Just south of Noble County, the Community Foundation of Whitley County’s Youth Pod is called HANDS (Helping Achieve New Directions through Students). Like the Noble teens, these youth perform service projects. They hold an annual holiday party for children in Head Start, and teach children in third grade classrooms about grantmaking. But the group is limited to 15 students. Responding to Dekko Foundation’s question about how to open philanthropy to more young people, Whitley created Charitable Champions.
September McConnell, chief executive officer of the community foundation, approached an area middle school where eighth graders learn about civic responsibility. “We said to the teachers, what if HANDS created a philanthropy curriculum that you could teach?” McConnell says. The result was a workbook and videos created by and starring HANDs members and funded by Dekko Foundation.
“At the end we have a nonprofit fair,” McConnell explains. “It’s like speed dating.” Groups of eighth graders ask questions of the various nonprofits attending the fair. Then the eighth graders in each group pick one nonprofit to focus on. The students ask their chosen nonprofit what its biggest needs are, then research the cost and write a grant on the nonprofit’s behalf. The groups present their proposals to their classmates who decide on the best one.
“Finally, they present the winning proposal to the HANDS students who present the class with a giant check for their nonprofit,” McConnell says. “In the process, the teens gain experience in public speaking, and they learn more about every nonprofit in their community. It’s hard to measure output, but we know there’s been a real impact on the kids when they go back to volunteer at their favorite nonprofit. That’s what we are reaching for.”
This summer, the community foundation and Dekko Foundation piloted Camp Lend a Hand, for veterans of Charitable Champions so the teens could go behind the scenes to see how a nonprofit operates, and then complete a service project and make a grant during the weeklong experience. It was led by a college student and former HANDS member.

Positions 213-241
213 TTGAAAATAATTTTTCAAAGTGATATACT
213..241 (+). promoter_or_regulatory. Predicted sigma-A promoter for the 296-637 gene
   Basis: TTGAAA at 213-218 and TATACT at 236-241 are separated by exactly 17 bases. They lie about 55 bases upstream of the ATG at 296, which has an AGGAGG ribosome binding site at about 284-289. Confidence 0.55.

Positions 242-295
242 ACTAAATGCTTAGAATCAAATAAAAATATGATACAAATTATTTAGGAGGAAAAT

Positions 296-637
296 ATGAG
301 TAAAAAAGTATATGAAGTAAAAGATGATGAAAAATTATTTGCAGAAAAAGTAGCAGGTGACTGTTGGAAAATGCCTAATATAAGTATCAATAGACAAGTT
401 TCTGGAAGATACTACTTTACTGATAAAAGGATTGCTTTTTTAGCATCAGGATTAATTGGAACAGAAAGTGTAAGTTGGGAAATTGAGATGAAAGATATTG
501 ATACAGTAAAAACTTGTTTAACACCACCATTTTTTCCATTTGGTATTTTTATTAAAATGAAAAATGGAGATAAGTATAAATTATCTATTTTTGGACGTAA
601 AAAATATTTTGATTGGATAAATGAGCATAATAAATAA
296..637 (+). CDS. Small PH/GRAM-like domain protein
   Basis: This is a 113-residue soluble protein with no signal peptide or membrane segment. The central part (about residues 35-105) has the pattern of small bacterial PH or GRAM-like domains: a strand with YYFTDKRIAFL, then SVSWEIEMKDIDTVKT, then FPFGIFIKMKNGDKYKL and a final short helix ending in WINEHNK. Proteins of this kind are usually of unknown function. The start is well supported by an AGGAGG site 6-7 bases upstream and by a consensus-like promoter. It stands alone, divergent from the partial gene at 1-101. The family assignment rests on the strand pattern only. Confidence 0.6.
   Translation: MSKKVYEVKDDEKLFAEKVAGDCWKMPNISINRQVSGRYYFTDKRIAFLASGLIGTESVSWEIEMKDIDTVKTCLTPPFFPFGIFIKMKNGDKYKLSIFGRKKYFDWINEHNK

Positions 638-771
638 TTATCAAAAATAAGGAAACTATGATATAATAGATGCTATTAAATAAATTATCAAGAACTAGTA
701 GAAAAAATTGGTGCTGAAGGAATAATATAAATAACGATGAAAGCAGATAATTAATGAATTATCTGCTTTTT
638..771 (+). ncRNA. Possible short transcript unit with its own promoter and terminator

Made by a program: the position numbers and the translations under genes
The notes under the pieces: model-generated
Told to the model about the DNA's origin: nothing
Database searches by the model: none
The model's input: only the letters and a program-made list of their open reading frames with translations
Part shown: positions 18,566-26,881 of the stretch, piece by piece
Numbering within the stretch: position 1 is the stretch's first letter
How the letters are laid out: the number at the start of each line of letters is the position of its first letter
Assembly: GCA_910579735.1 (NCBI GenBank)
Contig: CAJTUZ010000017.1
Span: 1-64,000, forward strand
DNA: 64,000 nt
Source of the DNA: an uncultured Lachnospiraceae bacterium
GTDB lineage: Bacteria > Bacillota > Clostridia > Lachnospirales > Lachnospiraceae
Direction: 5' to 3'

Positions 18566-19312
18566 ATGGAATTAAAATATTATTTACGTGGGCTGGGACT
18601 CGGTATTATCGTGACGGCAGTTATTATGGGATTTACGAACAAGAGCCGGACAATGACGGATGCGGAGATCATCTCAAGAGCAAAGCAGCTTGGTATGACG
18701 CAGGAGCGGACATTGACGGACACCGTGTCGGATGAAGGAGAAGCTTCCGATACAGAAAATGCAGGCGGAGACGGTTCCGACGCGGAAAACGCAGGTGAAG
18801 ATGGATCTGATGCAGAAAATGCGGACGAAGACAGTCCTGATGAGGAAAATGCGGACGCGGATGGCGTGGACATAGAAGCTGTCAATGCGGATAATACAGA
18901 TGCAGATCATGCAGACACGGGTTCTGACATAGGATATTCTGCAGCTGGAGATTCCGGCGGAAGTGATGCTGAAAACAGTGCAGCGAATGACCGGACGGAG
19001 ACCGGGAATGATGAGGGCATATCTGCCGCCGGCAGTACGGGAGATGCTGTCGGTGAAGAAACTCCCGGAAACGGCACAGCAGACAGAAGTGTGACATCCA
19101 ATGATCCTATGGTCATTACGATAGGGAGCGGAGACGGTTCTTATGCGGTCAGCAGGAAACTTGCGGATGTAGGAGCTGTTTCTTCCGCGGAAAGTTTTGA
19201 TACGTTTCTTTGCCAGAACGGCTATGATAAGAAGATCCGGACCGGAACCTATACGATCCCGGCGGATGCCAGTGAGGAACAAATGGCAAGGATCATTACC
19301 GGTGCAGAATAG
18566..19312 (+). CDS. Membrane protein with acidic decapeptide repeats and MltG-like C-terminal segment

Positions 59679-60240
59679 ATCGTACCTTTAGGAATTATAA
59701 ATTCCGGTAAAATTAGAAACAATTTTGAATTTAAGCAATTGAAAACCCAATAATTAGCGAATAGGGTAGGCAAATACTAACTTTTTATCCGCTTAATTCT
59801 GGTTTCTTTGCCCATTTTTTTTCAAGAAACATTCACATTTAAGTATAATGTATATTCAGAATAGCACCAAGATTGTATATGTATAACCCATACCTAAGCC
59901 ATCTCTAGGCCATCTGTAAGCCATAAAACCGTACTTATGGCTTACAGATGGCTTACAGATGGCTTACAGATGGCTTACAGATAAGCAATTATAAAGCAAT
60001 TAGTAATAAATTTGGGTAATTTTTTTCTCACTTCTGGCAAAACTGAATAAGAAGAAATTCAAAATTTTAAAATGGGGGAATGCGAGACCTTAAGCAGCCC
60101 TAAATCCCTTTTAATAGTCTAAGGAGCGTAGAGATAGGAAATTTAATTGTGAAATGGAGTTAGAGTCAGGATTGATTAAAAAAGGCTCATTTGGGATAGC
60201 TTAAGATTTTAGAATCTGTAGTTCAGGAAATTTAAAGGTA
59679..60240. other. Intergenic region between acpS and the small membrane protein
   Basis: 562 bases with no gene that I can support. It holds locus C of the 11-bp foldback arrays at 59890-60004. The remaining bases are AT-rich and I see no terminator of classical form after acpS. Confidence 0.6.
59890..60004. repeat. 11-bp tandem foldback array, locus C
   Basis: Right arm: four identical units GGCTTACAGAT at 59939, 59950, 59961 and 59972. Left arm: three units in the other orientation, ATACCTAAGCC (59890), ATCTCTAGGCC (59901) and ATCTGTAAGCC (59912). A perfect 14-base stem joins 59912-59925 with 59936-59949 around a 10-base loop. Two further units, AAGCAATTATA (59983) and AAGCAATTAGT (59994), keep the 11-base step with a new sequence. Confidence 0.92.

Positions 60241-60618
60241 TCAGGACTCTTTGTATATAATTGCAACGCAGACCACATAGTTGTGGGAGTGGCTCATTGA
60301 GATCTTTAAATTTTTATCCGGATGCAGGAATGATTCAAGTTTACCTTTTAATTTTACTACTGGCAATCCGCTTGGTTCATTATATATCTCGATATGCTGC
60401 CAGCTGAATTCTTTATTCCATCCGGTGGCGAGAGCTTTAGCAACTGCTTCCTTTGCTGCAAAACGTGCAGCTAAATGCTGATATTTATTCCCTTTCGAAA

Youth Pod At a Boys Residential Facility
In 2013, Dekko Foundation staff reached out to a grantee who served families and children with many programs including a boys’ residential facility called Pierceton Woods. “Youth served by this organization, particularly those at Pierceton Woods, often lack opportunities to build real leadership skills and develop a sense of responsibility,” says Kimberly Schroeder. “When they arrive, they have limited experience in either area.”
“We wondered what youth philanthropy could look like in that setting,” Schroeder explains. “The most amazing things happened! The boys decided to ask the City Council for ideas about what they could do. They wanted to contribute but didn’t know how.” The Council identified a need to replace old benches in the town’s amphitheater. With a $2,000 grant from Dekko Foundation for materials, the teens built new benches, learning valuable skills in the process. “Their criminal histories make finding jobs hard,” the Dekko Foundation staff member says, “but with this project, they saw themselves contributing something of value to the community.”
This family foundation/community foundation partnership of nearly 25 years has a triple bottom line—making a positive impact on communities, on youth, and on the foundations.
Hundreds of children and teens are already making their communities better. The Youth Pods have engaged teachers, adult volunteers, and nonprofits serving at risk youth, the homeless, and seniors, just to name a few. Relationships across generations have formed.
The benefits for youth are reflected in a recent survey of Youth Pod alumni that Dekko Foundation conducted. Of the respondents, 80% said they gained important skills such as decision making, leadership, communication, financial responsibility, awareness of the nonprofit sector and knowledge of formal philanthropy.
For the Dekko Foundation board, the success of their youth philanthropy investments recently led them to pursue another grantmaking focus: encouraging young people to engage in discussion and action at the local, state, and even national levels.
From a community foundation standpoint, “Teaching philanthropy at a very early age is part of donor development,” says September McConnell. “We are creating the DNA of the consciousness of giving back. If we are here to create a better quality of life, what better way than to help people make a difference?”